“He was at a really high level when he left us last year, and we’re starting to see flashes of that, like his diving for a loose ball the other day and hustle plays like that. It’s a great boost to the team seeing him do that. He’s a great leader by example.”

Kyle Prouty at 6 feet 2 inches tall and James Sonday at 6 feet tall come off the bench, primarily playing as forwards.

“They all have put in an incredible amount of time in the offseason,” Hughes said. “They’re in the gym every day when they’re not in season and they play on AAU teams — year-round players.

“They have really great chemistry and trust each other. The juniors and seniors have played 52 games together coming into this season and been through a one-win season and a 10-win season along with adversity and supporting one of their [ill] teammates, and they’ve stuck together. They look forward to competing. If you don’t learn from the bad times, the difficulties and adversities, you’re foolish. It’s motivated us to get better when you need to find that extra energy in practices and games. They know they’ve been through a lot together. That’s what we share, and it’s a credit to them that they fought through that and didn’t throw in the towel but they hung tough and know they still have a long way to go.”

It showed in the Warrior Classic, during which New Egypt rolled to a championship victory, 52-31, Dec. 29 over Shore Conference team Pinelands Regional High School. Rabb scored 16 points, Devine dropped in 12 and Kimmick scored nine points. An 18-8 surge in the third-quarter broke open a two-point lead at halftime.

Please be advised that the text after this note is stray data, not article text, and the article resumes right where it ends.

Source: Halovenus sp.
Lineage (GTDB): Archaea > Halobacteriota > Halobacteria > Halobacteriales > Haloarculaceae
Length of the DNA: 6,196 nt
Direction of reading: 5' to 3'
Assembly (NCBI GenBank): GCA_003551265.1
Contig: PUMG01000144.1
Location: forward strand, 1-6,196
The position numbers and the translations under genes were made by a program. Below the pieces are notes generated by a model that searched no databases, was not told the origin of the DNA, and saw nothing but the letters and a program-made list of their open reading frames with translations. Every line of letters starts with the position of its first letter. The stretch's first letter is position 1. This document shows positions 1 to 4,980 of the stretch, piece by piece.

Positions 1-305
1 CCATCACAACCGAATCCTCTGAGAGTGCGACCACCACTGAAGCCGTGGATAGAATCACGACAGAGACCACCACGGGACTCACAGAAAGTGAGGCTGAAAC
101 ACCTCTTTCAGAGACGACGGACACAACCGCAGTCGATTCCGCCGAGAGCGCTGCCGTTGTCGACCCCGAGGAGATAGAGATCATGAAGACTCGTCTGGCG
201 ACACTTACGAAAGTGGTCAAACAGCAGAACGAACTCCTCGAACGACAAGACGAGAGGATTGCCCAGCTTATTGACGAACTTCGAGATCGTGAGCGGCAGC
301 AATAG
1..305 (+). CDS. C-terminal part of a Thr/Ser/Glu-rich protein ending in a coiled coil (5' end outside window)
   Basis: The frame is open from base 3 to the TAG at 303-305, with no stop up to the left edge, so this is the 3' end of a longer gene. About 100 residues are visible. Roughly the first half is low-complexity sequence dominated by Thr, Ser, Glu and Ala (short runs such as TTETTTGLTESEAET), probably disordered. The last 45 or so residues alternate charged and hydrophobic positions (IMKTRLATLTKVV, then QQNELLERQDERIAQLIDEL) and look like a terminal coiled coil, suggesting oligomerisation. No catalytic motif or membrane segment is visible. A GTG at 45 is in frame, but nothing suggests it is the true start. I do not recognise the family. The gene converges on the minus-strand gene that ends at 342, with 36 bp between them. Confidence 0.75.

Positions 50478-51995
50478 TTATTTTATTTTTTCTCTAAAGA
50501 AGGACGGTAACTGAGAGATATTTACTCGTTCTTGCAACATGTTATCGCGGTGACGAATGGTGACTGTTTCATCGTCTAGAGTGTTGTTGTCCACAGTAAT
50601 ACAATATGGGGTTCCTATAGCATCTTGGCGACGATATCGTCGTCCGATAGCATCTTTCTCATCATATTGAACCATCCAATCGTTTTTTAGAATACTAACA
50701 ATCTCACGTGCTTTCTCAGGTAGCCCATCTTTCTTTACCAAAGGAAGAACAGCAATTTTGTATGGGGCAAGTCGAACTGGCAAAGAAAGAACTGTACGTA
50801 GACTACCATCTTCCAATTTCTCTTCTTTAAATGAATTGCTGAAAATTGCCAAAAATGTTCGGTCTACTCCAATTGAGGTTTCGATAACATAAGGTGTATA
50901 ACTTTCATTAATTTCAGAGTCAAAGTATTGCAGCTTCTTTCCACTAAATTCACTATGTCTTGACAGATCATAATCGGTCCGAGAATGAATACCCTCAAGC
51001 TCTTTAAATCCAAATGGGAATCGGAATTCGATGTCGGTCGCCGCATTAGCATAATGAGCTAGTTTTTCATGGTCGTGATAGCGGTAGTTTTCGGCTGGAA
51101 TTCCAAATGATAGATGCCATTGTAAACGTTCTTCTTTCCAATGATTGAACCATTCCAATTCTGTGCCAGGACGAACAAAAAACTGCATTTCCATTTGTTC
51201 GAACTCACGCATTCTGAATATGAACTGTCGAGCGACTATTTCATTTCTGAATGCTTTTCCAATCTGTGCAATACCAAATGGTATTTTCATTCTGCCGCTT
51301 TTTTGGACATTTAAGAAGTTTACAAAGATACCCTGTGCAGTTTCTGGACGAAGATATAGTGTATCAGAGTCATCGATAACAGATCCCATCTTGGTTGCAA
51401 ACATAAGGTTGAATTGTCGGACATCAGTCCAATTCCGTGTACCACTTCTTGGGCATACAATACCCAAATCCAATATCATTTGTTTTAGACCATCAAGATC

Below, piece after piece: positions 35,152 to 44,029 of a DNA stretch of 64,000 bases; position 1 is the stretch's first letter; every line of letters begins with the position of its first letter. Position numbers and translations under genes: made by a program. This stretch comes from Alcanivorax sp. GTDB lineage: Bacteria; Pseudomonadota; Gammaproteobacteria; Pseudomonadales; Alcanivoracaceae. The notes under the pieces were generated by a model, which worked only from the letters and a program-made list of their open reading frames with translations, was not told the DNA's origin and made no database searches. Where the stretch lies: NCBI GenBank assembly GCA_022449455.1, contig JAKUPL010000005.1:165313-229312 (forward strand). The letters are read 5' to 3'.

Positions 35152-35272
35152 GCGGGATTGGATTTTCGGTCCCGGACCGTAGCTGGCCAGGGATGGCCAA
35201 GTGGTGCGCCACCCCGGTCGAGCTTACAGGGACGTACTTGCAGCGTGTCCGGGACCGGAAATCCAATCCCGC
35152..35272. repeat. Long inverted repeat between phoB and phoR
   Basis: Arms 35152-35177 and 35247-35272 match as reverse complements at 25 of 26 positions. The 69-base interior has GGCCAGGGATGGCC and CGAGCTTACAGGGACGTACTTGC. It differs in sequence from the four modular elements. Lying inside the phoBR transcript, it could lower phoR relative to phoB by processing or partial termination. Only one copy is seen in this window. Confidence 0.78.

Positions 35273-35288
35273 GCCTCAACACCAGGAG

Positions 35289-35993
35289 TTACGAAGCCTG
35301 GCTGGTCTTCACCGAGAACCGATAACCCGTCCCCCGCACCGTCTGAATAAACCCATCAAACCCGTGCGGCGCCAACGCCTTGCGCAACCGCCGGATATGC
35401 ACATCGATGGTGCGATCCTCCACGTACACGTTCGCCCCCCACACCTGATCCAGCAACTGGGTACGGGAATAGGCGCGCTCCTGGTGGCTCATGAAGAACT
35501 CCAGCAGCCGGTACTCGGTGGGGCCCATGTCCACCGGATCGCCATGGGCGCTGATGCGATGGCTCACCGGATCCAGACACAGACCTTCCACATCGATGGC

Rabb also led the team with 13 points in its semifinals victory over Raritan High School, 52-44. Burr and Kimmick added 12 and 10 points, respectively. Rabb was named the tournament’s Most Valuable Player.

Three players also scored in double figures, led by Devine’s 21 points, in a nondivisional victory over Burlington Township High School, 53-42, Dec. 20. Kimmick and Rabb chipped in 12 and 11, respectively.

The Warriors opened their season Dec. 16 with a division victory over defending division and NJSIAA Central Jersey, Group I champion Florence Township Memorial High School, 40-35. Kimmick led the way with 15 points and Devine scored 11. Dempsey scored all eight of his points in a critical 18-8 run in the third quarter that broke open a two-point lead at halftime, and Dempsey said his team’s ability so distribute and share the ball so well in that third quarter was the key factor.

Hughes said he sees the pride in the athletic program growing this year, with more fans at home games and more even traveling to the road games.

“It’s been on an upswing since Jerry North came back as superintendent [of the Plumstead School District],” Hughes about about North, who also was the first principal when New Egypt High School opened in 1999. “And also with Michael Mendes as school principal; that’s a huge part of it. And then with the football team’s success winning a division title got people excited in the fall. At our Christmas tournament — we had a great showing from parents, students and the community. You can kind of feel it in the air. It allows the community to come together. It’s nice to see that.”

It continued Jan. 3 with a division game at Maple Shade High School, which went into the game with a 3-3 record, to start a challenging week that includes a nondivision game at home Jan. 5 against Delran High School, which is 4-0 coming into the week, and a division home game Jan. 7 against Holy Cross High School (2-2).